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The US-China trade war during 2019 provoked a shift in countries of origin. COVID-19 emergencies from 2020 forced attention on the logistics of transport. Such events have led to supply chain havoc, causing a worldwide reckoning of how, when, and where businesses source goods. As a result, a new question reframes the bigger picture: Which points of the supply chain are most vulnerable to future crises or change?
The answers vary by company. But by evaluating adversity, leaders can develop new strategic approaches to strengthen business. In a recent webinar, Flexport founder and CEO Ryan Petersen and Chief Economist Phil Levy discussed points to consider with US Chamber of Commerce SVP for International Policy John Murphy.
Companies are responding to the pressures of global events, with supply chain restructuring slowly taking place.
Based on Flexport data, in 2018, only about 3%-4% of product value of US imports from China was from tariffs. By the height of the trade war in early 2020, that percentage rose to more than 14%. The purpose of tariffs was to incentivize companies to move supply chains out of China, but the US has seen very few actually move. A webinar poll shows approximately 45% of respondents relocated or diversified production—but still outside their home countries.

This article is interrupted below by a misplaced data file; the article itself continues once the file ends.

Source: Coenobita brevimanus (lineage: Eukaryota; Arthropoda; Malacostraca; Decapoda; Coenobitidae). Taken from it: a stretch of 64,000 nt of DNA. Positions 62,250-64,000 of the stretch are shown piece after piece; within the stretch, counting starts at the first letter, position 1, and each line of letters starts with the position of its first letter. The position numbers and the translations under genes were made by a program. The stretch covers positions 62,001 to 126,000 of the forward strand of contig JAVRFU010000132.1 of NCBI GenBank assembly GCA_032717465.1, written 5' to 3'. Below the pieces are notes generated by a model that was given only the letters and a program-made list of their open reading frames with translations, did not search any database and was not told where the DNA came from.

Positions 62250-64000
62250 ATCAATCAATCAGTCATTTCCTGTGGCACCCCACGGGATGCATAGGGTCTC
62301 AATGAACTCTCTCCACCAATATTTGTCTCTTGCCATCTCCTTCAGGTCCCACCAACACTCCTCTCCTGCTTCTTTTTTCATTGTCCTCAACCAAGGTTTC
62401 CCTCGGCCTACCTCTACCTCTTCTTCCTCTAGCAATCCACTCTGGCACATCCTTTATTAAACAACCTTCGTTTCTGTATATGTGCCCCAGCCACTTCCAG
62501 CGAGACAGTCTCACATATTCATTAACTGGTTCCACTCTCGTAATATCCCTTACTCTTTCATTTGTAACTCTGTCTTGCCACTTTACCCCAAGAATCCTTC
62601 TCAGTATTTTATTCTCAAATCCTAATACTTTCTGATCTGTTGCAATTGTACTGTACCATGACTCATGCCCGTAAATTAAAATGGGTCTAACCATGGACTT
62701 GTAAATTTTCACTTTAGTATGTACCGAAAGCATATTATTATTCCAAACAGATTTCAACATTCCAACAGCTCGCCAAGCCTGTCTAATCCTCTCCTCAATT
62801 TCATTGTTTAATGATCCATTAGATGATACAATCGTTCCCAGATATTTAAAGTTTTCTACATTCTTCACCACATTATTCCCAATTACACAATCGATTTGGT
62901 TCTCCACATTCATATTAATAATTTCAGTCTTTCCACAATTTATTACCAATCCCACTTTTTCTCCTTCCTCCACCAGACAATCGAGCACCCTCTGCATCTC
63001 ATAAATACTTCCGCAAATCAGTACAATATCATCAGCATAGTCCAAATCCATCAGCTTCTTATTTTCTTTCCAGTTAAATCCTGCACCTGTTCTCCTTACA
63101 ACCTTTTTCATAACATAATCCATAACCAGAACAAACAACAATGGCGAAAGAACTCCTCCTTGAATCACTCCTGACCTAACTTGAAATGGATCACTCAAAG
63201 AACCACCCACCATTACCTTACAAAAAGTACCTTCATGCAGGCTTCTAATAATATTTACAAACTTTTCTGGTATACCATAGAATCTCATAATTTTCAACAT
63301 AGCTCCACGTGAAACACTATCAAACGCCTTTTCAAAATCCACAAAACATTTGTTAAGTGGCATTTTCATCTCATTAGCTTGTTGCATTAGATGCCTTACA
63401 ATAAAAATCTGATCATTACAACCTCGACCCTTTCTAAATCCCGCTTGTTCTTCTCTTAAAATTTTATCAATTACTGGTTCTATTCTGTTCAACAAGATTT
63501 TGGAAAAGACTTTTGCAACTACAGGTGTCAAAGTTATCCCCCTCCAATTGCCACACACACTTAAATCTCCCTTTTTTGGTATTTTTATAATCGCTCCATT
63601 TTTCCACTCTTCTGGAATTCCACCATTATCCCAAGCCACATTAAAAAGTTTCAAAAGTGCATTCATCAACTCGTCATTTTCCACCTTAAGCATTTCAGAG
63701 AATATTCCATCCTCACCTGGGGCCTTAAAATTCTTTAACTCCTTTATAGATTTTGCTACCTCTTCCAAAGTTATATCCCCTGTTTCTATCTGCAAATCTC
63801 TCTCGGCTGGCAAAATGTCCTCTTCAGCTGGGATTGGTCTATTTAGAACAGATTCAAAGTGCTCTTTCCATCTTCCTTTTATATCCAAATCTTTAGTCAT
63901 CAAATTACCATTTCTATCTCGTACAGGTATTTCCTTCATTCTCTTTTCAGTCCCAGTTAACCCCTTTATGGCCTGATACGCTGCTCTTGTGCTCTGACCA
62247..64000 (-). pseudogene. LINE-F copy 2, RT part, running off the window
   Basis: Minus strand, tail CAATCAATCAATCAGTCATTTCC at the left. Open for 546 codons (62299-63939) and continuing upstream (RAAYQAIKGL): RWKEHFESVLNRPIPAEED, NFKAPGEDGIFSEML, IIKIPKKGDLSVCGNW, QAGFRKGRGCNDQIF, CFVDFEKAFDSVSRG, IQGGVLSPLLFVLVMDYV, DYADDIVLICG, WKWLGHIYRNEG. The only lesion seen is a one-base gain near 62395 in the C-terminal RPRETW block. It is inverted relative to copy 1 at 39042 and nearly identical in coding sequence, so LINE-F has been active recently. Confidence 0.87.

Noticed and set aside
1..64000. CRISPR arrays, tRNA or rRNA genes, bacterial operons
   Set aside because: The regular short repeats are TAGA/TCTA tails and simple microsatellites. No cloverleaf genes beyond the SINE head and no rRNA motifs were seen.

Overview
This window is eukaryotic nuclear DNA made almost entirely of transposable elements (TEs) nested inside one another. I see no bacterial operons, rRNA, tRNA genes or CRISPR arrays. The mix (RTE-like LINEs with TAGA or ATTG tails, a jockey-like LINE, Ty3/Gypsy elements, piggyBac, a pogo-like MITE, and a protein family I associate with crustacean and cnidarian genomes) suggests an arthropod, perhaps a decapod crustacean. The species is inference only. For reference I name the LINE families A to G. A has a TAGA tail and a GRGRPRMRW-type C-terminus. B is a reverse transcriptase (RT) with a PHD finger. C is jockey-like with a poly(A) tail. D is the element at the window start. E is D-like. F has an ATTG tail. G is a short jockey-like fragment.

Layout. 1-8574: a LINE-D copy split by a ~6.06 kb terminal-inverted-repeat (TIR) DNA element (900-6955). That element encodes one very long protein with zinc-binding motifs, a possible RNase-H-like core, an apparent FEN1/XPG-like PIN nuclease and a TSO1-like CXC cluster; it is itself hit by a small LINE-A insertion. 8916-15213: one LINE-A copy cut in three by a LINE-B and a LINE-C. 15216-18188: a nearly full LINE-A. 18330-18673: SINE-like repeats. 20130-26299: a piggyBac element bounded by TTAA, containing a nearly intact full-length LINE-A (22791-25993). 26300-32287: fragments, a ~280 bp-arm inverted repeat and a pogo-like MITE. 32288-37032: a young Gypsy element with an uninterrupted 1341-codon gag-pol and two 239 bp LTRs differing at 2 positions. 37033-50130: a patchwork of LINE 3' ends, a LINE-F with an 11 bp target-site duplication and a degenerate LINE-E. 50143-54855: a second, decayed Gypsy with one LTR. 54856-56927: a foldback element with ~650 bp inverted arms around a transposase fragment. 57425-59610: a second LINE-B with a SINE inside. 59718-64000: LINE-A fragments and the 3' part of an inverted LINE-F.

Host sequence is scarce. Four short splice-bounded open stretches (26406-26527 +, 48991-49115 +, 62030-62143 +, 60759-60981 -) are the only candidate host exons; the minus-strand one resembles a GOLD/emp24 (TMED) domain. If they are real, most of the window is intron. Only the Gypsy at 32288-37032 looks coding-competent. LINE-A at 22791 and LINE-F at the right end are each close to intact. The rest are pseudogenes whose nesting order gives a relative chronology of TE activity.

It turns out that the greatest beneficiary in the US-China trade war has been neither the US nor China. Instead, Vietnam has grown its manufacturing exports 40% year-over-year, particularly in electronics, textiles, and garments. More favorable tariff scenarios, along with other factors like cheaper labor, seem to have given it an edge.
But Flexport has observed that many factories in Vietnam are owned by Chinese companies. Additionally, some products may be labeled “Made in Vietnam,” but produced elsewhere.
Similarly, with the USMCA, in force as of July 1, certain textile and apparel inputs originating in North America will qualify for preferential tariff treatment. Depending on the product, the new tariffs will go into effect across the next one to three years.
These inputs, also known as intermediate products, comprise the bulk of global trade across all verticals today. By using parts from all over the world, companies are able to produce goods at a lower cost.
Following months of supply shortages, shipping capacity crunches, and rate volatility, companies are steering away from just-in-time manufacturing and singular reliance on far-off points of origin. Instead, some are considering reshoring or nearshoring as a response to COVID-19.
The consensus is that no single country is likely to replace China in manufacturing, although there will be many emerging pools. The pandemic has proven that all countries can be disrupted, which makes constant shifting of the supply chain an unworthy response over time.
Diversification helps create an alternate network in different geographies for when supply or transportation hurdles occur. And with the rise of e-commerce, including price and delivery pressures from consumers, companies will need to start distributing from many sites around the world.
In addition, some businesses will look to stockpile, allowing for lean operations, while protecting against hard times. Redundancy in sourcing helps companies maintain inventory when demand is high.
As current events unfold, global supply chain shifts are bound to continue. Learn more about factors to track by watching July’s webinar, Were Global Supply Chains a Mistake?